The official title of the Tory manifesto is, perhaps surprisingly, not ‘Strong and Stable’ but ‘Forward, Together’. Given that the Conservatives have been in office, in coalition or on their own, for seven years already, one could be forgiven for thinking it might have been ‘More of the Same’.
There are the same commitments that we have heard before on reducing migration, on expecting universities to sponsor schools and on doing more to help white working-class boys.
But actually, on closer inspection, the manifesto seems to be at one with the wider Conservative election campaign in putting a new foot forward. That is almost certainly for the best because the Parliament we are about to elect is the one that will need to see Brexit through, for good or ill. The only certainty is that post-Brexit Britain won’t be identical to the pre-Brexit Britain.
So past vague commitments to maintain science and research funding have been replaced by a bolder commitment to increase the UK’s total research and development spending to the OECD average of 2.4% of GDP in the medium term and (ironically, given we are leaving) to the EU target of 3% of GDP in the longer term. Many people in higher education won’t believe that until it happens, though it is hard to doubt the scale of the ambition.
Another change of direction is the emphasis on technical education. One reading of the manifesto is that funding will be rebalanced towards further education. For example, there is a promise of ‘a major review of funding across tertiary education’, some training colleges will get degree-awarding powers and – shhh, don’t tell Her Majesty the Queen just yet, as she would need to agree – there could even be new ‘regius professorships in technical education’.
This could all be interpreted as the recreation of the old binary system with degree-awarding technical institutions sitting alongside traditional universities. Or, alternatively, some are seeing it as a backdoor raid on higher education to fund other priorities. Presumably, someone in Number 10 has been reading a recent report by Alison Wolf, who is something of a guru in Conservative circles.
Yet to interpret it in such ways would be to downgrade the level of thought behind the new commitments and to miss the manifesto’s true significance. If the UK is both to leave the European Union and to welcome fewer migrants, then we need a step change in the way we train people already resident here. In other words, it seems to me that the new commitments on technical education are less tactical and more strategic than many people have given them credit for. Instead of withdrawing from Europe first and worrying about the supply of skilled labour second, Theresa May seems keen to start raising domestic skill levels even before we leave the EU club.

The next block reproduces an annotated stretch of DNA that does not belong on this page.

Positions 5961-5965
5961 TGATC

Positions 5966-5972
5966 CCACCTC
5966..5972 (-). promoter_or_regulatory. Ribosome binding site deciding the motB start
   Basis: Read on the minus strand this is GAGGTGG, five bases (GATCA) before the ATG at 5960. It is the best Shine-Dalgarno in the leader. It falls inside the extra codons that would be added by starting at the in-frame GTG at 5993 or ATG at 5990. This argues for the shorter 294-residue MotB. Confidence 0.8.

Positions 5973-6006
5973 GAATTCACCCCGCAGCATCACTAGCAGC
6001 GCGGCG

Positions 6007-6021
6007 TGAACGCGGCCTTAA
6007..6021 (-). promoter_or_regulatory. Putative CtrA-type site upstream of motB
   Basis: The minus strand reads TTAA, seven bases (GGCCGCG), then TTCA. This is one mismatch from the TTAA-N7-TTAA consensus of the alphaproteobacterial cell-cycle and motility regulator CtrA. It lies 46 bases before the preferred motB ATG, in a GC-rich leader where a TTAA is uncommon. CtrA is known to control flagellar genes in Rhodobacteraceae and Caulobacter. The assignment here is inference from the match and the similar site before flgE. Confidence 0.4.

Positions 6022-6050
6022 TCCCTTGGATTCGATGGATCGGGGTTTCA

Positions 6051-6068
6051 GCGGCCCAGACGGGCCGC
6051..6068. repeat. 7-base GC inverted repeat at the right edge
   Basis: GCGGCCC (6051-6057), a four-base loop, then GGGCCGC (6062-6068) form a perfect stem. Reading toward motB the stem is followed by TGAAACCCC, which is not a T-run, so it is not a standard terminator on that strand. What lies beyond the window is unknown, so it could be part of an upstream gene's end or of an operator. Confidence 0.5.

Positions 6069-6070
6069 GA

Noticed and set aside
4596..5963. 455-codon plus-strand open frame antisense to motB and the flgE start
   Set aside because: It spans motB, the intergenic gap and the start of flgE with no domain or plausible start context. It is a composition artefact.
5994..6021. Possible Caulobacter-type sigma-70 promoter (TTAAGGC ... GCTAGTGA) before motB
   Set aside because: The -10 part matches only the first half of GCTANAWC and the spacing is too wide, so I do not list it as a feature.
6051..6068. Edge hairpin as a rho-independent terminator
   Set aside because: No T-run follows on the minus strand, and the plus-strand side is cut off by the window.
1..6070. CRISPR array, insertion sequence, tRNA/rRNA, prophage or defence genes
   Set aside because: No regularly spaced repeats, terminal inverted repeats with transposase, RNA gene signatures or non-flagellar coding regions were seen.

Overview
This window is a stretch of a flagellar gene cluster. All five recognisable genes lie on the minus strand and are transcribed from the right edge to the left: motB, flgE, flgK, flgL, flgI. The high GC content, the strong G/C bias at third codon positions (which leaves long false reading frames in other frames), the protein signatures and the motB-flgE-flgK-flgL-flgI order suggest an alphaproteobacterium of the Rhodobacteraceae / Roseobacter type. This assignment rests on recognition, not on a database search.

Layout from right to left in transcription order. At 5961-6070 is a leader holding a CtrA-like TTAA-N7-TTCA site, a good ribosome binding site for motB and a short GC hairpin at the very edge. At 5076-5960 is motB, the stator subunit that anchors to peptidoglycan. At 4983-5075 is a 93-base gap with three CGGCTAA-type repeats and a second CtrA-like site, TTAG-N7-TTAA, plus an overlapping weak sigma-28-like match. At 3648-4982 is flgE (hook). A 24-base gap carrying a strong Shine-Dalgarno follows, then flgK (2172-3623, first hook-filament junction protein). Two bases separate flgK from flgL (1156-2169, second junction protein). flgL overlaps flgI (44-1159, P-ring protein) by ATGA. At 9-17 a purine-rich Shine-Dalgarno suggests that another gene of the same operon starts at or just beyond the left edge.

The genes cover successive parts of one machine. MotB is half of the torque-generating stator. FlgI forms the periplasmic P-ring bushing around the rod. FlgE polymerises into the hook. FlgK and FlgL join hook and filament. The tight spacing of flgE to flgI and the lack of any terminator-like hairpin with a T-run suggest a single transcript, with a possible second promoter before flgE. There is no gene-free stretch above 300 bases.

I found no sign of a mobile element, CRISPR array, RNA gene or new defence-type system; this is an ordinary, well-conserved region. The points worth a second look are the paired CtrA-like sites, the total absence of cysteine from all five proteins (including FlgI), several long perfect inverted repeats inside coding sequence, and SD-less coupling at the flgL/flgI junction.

Another important area where a change of direction is proposed is on the training of teachers. As we argued in our most recent report at the end of last month, we are on the cusp of a crisis in teacher supply, partly caused by the unpopular shift from university-based teacher training to school-based teacher training. Our paper, written by John Cater, criticised the current bursary system and called for ‘the possible introduction of “forgivable fees” for those who remain in teaching for a number of years’. The manifesto says, ‘To help new teachers remain in the profession, we will offer forgiveness on student loan repayments while they are teaching’. Those who have looked at the issue closely will tend to agree that this is a smart response to the growing shortage of classroom skills.
Finally, the thorniest single issue for the higher education sector in the Conservative manifesto is the issue of international students. The paper promises that a future Conservative Government will ‘toughen the visa requirements for students’ – to which Universities UK immediately and pointedly said, ‘We will continue to make suggestions on how the immigration system could be reformed to make the UK the most attractive destination in the world to study.’ The manifesto’s approach might be caricatured by some as ‘Forward, Alone’ more than ‘Forward, Together’ but, either way, student migration looks set to remain the one area where the higher education sector and the Conservative Party are most out of kilter with each other.
In 1895, the magazine Punch famously published a cartoon of two clergymen eating breakfast. When the bishop pointed out that his guest, a lowly curate, was eating a bad egg, the nervous junior replied: ‘Oh, no, my Lord, I assure you that parts of it are excellent!’ For many people in higher education institutions, the manifesto of the party that seems certain to win the general election probably resembles that curate’s egg more than anything else.